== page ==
What we're seeing now are more tactical implementations of the best of what cloud models and hyper-scale data center architectures can provide. And we’re seeing these deployments on a use-case basis, like VDI, rather than a centralized IT mandate across all apps and IT resources. These deployments are so tactical that they consist in many cases of a single “box” – an appliance that provides the best of hyper scale and simplicity of virtualization with the cost benefits and deployment ease of a converged infrastructure appliance.

This tactical approach is working because blocks of users and/or business units (or locations) can be satisfied, IT can gain efficiency and retain control, and these implementations can eventually become part of the pan-IT hybrid cloud strategy. Mid-market companies like this model because it means the hyper-converged appliance box is the data center, it can scale down to their needs affordably – not box them in when the time comes to expand – or to move to a hybrid cloud model later.

What we're seeing now are more tactical implementations of the best of what cloud models and hyper-scale data center architectures can provide.

What newly enables this appealing stepping-stone approach to the hybrid cloud end-game? It’s the principles of SDDC – but without the data center. It’s using virtualization services to augment storage and back-up and disaster recovery (DR) without adopting an entire hybrid cloud model.

The numbers speak to the preferences of IT to adopt these new IT architectures in this fashion. According to IDC, the converged infrastructure segment of the IT market will expand to $17.8 billion in 2016 from $1.4 billion in 2013.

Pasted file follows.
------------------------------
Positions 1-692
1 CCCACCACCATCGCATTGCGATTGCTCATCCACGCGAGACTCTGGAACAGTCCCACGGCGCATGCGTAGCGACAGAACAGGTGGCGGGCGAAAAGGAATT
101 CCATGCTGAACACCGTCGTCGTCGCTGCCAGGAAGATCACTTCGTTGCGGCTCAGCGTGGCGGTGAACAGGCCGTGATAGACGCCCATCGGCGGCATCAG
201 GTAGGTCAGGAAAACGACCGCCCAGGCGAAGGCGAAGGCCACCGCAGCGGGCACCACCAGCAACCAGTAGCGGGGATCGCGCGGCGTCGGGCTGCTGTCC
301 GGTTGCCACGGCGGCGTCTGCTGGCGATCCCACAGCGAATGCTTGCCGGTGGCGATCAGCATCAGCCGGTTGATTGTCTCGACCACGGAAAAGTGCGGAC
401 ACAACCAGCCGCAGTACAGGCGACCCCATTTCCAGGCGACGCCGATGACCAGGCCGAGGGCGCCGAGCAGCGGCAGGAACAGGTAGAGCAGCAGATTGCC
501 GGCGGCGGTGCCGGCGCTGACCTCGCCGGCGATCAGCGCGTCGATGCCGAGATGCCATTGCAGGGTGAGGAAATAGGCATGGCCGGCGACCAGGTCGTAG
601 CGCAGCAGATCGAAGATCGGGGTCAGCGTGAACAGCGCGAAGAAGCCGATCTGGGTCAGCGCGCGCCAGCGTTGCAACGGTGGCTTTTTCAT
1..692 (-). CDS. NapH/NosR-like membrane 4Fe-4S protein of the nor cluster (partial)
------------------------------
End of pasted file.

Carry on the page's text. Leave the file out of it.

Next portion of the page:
VSPEX BLUE is EVO:RAIL
plus EMC’s Management Products

A recent example of these HCIA parts coming together to serve the tactical apps support strategy and segue to the cloud is the EMC VSPEX BLUE appliance, which demonstrates a new degree to which total convergence can be taken.

The Intel x-86 Xeon off-the-shelf hardware went on sale in February, and is powered by VMware EVO:RAIL and EMC’s VSPEX BLUE Manager, an integrated management layer that brings entirely new levels of simplicity and deployment ease.

This bundle of capabilities extends the capabilities of EVO into a much larger market, and provides the stepping stone to hyper convergence across mid-market IT shops, and within departments or remote offices for larger enterprises. The VSPEX BLUE manager integrates seamlessly into EVO:RAIL, leveraging the same design principles and UI characteristics as EMC is known for.

What’s more, because EVO:RAIL does not restrict integrations, it can be easily extended via the native element manager. The notion of hyper-converged becomes particularly powerful when it’s not a closed system, but rather an extremely powerful set of components that adjust to many environments and infrastructure requirements.

VSPEX BLUE is based on VMware's EVO:RAIL platform, a software-only appliance platform that supports VMware vSphere hypervisors. By integrating all the elements, the HCIA offers the simplicity of virtualization with the power of commodity hardware and cloud services. EMC and VMware have apparently done a lot of mutual work to up the value-add to the COTS hardware, however.

The capabilities of VSPEX BLUE bring much more than a best-of-breed model alone; there is total costs predictability, simplicity of deployment and simplified means to expansion. This, for me, is where the software element of hyper-converged infrastructure is so powerful, while the costs are far below proprietary infrastructure systems, and the speed-to-value in actual use is rapid.

Respond to business needs faster
Simplify your IT infrastructure
Find out more about VSPEX BLUE